SUVs and Pickups â€“ Florida Traffic School Online Course
SUVs and Pickups
Americans love their big far gas guzzling rolling city blocks of SUVs and Pickups. People claim they like driving them because they feel safe in the advent of a crash. The truth is the bigger the vehicle the greater the skill-level needed to control the vehicle. Larger cars may offer more protection in the event of a crash but smaller cars are more maneuverable, take up less space and decrease energy of movement quicker.
Because of their size, SUVs and pickups are not the best choice of vehicles for most. Soccer Moms may like them because they feel safe while they drive. Parents give them to their children to drive because they think bigger is safer. In truth, it’s really just the opposite. Because of their additional weight SUV’s are sluggish to turn, slower to react in an emergency situation and have longer braking distances. Because of their high center of gravity it increases their chance of flipping over if you lose control.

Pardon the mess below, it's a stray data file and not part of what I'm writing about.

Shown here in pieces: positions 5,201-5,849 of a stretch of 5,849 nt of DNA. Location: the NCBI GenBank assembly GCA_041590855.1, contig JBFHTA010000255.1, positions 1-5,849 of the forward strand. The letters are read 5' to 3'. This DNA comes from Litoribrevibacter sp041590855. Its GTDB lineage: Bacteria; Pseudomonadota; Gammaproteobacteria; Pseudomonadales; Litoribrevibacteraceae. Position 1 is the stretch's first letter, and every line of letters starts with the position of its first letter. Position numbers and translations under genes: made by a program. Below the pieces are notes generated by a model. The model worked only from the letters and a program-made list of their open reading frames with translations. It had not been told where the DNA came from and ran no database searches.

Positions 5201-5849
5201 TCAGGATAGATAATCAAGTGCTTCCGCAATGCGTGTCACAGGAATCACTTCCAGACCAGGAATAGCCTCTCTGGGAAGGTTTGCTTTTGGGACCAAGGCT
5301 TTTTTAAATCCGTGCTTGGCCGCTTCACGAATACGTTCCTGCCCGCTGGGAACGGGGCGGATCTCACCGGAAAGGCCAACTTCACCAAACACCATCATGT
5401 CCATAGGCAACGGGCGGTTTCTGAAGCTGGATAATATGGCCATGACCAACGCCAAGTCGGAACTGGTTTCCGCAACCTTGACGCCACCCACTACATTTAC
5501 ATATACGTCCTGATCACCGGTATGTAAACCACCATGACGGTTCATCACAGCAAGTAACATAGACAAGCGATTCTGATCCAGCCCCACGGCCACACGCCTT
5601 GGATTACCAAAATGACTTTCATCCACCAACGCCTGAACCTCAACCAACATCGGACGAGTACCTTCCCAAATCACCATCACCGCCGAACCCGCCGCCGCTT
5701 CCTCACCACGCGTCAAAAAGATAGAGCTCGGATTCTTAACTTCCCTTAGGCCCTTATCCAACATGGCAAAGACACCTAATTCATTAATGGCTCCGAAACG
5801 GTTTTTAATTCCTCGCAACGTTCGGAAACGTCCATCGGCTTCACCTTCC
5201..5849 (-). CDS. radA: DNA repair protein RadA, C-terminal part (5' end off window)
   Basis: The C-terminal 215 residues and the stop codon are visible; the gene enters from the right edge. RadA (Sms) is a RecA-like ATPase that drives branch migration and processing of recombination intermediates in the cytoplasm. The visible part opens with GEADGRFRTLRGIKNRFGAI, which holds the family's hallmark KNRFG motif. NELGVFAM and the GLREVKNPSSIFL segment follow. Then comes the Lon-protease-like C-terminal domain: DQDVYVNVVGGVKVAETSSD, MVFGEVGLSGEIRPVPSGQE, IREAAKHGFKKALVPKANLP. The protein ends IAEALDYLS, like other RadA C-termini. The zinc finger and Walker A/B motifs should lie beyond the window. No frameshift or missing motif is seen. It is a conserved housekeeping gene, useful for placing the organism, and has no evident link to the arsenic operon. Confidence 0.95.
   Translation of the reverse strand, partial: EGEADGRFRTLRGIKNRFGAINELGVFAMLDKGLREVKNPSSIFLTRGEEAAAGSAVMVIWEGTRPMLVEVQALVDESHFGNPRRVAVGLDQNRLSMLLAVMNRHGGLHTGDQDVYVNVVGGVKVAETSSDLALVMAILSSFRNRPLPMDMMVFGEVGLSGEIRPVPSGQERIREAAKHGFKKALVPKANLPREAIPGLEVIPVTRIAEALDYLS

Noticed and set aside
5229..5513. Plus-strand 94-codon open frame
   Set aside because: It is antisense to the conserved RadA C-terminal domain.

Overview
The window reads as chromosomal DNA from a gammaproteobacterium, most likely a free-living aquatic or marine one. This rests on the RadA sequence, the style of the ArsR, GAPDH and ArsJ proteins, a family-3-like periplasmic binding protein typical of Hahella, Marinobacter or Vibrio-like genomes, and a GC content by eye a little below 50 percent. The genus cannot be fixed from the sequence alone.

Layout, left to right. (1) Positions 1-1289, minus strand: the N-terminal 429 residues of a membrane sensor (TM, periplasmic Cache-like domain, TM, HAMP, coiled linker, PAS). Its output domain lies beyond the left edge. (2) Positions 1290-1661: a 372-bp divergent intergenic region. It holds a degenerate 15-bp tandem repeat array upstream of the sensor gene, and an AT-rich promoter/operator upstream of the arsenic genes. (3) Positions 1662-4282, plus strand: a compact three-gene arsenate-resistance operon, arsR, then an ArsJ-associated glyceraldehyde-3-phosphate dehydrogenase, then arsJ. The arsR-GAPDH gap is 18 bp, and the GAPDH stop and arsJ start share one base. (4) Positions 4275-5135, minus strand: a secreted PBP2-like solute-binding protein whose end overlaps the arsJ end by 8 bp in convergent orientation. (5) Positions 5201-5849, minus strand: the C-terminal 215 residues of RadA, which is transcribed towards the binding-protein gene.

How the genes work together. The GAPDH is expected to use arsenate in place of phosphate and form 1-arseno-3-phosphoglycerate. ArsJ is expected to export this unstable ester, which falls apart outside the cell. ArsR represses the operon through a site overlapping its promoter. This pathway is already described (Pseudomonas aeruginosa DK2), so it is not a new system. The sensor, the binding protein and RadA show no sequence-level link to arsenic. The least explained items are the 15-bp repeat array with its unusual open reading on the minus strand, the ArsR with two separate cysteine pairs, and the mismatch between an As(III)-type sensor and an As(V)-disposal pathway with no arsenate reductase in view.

A few years back, American manufacturer were having problems with one of their SUV’s rolling over when it had a tire blowout. That extra weight and size and height took those drivers by surprise and cost them their lives. It wasn’t necessarily the vehicles fault. It could have been the lack of ability of the driver to know what to do in this instant. When you hit someone with a big SUV, the additional weight increases the force of impact and therefore the risk of death or injury to others. SUV’s might offer a greater margin of safety because of their size and weight if they hit something. Because of their size and weight causes a lot of crashes especially when that driver is distracted by their kids in the back seat or is looking at their cell phone. They also use a lot of gas and it’s difficult for others to see around them.
Pickups can lose traction very easily when you accelerate hard or you are in rain, snow or ice because the majority of their weight is in the front. Should you have to brake suddenly in the middle of a corner where all the weight transfers to the front wheels the bed of the truck becomes even lighter causing the vehicle to lose traction in the rear which causes the vehicle to lose control.